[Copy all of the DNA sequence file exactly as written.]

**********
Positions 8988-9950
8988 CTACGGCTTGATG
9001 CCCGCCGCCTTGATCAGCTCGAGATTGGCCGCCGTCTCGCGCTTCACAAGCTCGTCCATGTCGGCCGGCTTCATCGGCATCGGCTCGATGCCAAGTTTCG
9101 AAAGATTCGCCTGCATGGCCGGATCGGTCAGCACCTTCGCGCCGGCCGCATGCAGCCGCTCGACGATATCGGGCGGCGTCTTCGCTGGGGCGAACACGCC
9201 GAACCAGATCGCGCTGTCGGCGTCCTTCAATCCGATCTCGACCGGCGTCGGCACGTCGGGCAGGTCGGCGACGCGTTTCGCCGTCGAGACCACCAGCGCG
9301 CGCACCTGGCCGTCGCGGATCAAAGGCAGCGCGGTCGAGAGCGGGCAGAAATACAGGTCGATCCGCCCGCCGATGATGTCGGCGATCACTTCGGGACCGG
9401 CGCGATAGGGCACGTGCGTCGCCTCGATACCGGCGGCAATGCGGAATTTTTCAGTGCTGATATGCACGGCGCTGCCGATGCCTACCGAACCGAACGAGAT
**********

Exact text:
Positions 8988-9950
8988 CTACGGCTTGATG
9001 CCCGCCGCCTTGATCAGCTCGAGATTGGCCGCCGTCTCGCGCTTCACAAGCTCGTCCATGTCGGCCGGCTTCATCGGCATCGGCTCGATGCCAAGTTTCG
9101 AAAGATTCGCCTGCATGGCCGGATCGGTCAGCACCTTCGCGCCGGCCGCATGCAGCCGCTCGACGATATCGGGCGGCGTCTTCGCTGGGGCGAACACGCC
9201 GAACCAGATCGCGCTGTCGGCGTCCTTCAATCCGATCTCGACCGGCGTCGGCACGTCGGGCAGGTCGGCGACGCGTTTCGCCGTCGAGACCACCAGCGCG
9301 CGCACCTGGCCGTCGCGGATCAAAGGCAGCGCGGTCGAGAGCGGGCAGAAATACAGGTCGATCCGCCCGCCGATGATGTCGGCGATCACTTCGGGACCGG
9401 CGCGATAGGGCACGTGCGTCGCCTCGATACCGGCGGCAATGCGGAATTTTTCAGTGCTGATATGCACGGCGCTGCCGATGCCTACCGAACCGAACGAGAT